Hiking Dead Indian Trail, Wyoming

One of my all-time favorite drives is up Sunlight Basin, through Dead Indian pass, and then on to Cooke City, Montana. Because I grew up here, this was a drive we would often make when we had visitors in town, so when I think of this area, I think of really fun memories with family. Even though I have been on this road countless times, I never hiked more than a few hundred yards from the road. One of my goals for our trip to Wyoming was to change that.

After stopping briefly at the Dead Indian overlook, we made our way to the trailhead.

The problem with hiking in this area is that pretty much all of the trails are also used by horses, so they are generally out-and-back and go for miles and miles, deep into the mountains. We settled on hiking a total of 4 miles on the Dead Indian trail. While this trail continued to several destinations, we wanted to limit our hike to 4 miles because of the heat, the lack of consistent shade, and the fact that we had Daisy with us.

The trail starts directly across the highway from the Dead Indian Campground and heads straight into the mountains, parallel with Dead Indian Mountain. It was such a cool perspective to walk along a formation we had seen from the overlook above just a few minutes prior. It was a perspective that I have never experienced and one that I thoroughly appreciated getting both vantage points on the way out and then back.

The terrain along the trail was breathtaking. From the mountains jutting up around us, to the creek we could hear running nearby but could rarely see due to the deep cliff walls on either bank, to the myriad wildflowers blooming in every direction, this hike surpassed every expectation.

While the hike was pretty much all up hill from the start until we turned around, it was a well-worn and incredibly nice trail. Even though we were reluctant to turn around when we did, as we headed back toward the truck, the sky behind us continued to get darker and darker, with a few crashes of thunder way off in the distance. The storm never materialized around us, but that is not something we ever want to risk.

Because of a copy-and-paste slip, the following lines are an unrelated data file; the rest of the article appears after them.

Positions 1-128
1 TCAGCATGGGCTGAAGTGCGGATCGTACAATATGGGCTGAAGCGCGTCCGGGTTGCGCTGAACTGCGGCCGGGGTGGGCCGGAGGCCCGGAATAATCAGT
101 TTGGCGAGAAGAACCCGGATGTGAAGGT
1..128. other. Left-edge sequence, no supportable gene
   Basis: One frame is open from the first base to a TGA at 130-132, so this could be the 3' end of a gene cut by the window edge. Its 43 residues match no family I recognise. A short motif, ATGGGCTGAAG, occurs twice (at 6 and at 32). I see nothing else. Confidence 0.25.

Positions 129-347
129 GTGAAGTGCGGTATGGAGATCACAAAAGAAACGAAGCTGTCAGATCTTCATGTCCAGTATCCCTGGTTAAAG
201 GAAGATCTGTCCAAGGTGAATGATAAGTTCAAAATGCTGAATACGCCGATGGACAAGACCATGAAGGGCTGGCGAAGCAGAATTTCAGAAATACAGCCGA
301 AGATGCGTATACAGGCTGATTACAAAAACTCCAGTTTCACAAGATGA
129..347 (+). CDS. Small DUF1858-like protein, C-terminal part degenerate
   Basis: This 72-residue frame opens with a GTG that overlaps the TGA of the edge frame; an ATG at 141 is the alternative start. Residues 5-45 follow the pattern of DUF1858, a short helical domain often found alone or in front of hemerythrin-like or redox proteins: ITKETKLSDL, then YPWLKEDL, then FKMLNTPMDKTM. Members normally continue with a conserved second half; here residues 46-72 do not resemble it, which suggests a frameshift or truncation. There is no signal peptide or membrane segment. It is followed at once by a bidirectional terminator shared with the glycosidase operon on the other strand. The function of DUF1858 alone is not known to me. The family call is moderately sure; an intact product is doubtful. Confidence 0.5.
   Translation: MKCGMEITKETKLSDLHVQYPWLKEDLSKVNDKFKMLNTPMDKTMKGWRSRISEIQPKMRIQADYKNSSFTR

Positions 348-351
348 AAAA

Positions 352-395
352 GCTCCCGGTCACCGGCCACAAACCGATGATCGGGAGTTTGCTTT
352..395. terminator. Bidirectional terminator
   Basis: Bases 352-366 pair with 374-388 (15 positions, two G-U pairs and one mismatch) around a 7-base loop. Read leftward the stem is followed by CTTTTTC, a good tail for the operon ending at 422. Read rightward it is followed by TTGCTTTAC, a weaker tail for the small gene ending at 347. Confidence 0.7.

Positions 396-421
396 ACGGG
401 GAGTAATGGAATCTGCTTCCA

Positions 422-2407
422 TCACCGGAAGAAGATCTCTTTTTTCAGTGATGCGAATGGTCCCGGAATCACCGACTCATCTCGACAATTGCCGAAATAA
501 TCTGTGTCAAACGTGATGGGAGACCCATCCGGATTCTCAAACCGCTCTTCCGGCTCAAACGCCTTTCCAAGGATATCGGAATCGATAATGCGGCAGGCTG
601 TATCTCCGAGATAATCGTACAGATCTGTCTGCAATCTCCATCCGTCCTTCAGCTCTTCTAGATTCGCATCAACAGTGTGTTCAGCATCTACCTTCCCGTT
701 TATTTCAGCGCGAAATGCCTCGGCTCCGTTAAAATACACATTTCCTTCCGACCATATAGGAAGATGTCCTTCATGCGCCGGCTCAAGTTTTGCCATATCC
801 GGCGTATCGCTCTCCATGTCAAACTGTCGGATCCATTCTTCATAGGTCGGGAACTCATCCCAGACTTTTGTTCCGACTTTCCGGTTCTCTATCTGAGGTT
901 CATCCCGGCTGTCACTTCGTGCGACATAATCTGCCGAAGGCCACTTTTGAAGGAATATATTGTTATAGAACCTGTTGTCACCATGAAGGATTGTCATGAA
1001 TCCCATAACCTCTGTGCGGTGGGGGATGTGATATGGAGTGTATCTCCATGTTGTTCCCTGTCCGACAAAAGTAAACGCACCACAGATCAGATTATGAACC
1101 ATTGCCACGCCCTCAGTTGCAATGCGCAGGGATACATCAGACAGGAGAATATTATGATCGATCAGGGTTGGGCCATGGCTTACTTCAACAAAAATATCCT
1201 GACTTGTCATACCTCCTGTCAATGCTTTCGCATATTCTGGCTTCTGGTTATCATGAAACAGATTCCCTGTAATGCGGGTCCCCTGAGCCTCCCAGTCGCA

When we returned to the truck, Bird and I ate lunch while Daisy cooled off and relaxed and Will hopped down to the creek to see if he could catch a fish or 2. In the short time he fished, he caught a few beautiful rainbow trout, making his day even better.

From the trail, we made our way on toward Cooke City, stopping briefly to see the waterfall at Crazy Creek. This waterfall has always been a favorite stop for me, mostly because of the memories of coming here with so many family members, but also because you never really know what to expect. Is it going to be a trickle or is it going to be raging? On this day, it was raging beyond its banks in a way I had never seen before. It was truly impressive.

We wrapped up our day with a brief stop to see Pilot Peak and a quick drive through Cooke City, then made our way back down the mountain. When we set out in the morning, we knew this would be the first of at least 2 trips into this area, so we did not press on further to try to go into the Beartooth Mountains or beyond.

Even though this road is one I know incredibly well, I absolutely loved getting a fresh perspective from the trail. So much about our trip to Wyoming was a look at familiar sights with fresh, more mature eyes, and this was definitely one of those times. It was so much fun to return to a place where I have such fond memories of growing up, to show off a place that I adore, and to establish new memories with my family.

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